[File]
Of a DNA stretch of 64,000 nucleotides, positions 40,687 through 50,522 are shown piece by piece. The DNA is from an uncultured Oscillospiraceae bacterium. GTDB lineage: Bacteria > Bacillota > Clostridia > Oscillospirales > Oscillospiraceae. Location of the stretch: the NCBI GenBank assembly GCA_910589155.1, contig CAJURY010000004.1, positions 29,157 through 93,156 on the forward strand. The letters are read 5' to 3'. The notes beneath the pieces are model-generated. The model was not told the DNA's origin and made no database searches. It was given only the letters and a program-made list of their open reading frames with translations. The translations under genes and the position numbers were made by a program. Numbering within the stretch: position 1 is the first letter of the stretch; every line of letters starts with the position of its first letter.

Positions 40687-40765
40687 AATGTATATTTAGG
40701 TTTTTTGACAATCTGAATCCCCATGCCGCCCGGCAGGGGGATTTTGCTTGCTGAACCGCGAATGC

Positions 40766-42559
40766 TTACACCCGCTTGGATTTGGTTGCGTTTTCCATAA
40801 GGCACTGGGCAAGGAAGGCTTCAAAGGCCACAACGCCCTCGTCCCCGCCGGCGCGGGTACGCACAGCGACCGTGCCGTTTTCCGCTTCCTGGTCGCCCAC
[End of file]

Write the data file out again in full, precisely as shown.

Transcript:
Of a DNA stretch of 64,000 nucleotides, positions 40,687 through 50,522 are shown piece by piece. The DNA is from an uncultured Oscillospiraceae bacterium. GTDB lineage: Bacteria > Bacillota > Clostridia > Oscillospirales > Oscillospiraceae. Location of the stretch: the NCBI GenBank assembly GCA_910589155.1, contig CAJURY010000004.1, positions 29,157 through 93,156 on the forward strand. The letters are read 5' to 3'. The notes beneath the pieces are model-generated. The model was not told the DNA's origin and made no database searches. It was given only the letters and a program-made list of their open reading frames with translations. The translations under genes and the position numbers were made by a program. Numbering within the stretch: position 1 is the first letter of the stretch; every line of letters starts with the position of its first letter.

Positions 40687-40765
40687 AATGTATATTTAGG
40701 TTTTTTGACAATCTGAATCCCCATGCCGCCCGGCAGGGGGATTTTGCTTGCTGAACCGCGAATGC

Positions 40766-42559
40766 TTACACCCGCTTGGATTTGGTTGCGTTTTCCATAA
40801 GGCACTGGGCAAGGAAGGCTTCAAAGGCCACAACGCCCTCGTCCCCGCCGGCGCGGGTACGCACAGCGACCGTGCCGTTTTCCGCTTCCTGGTCGCCCAC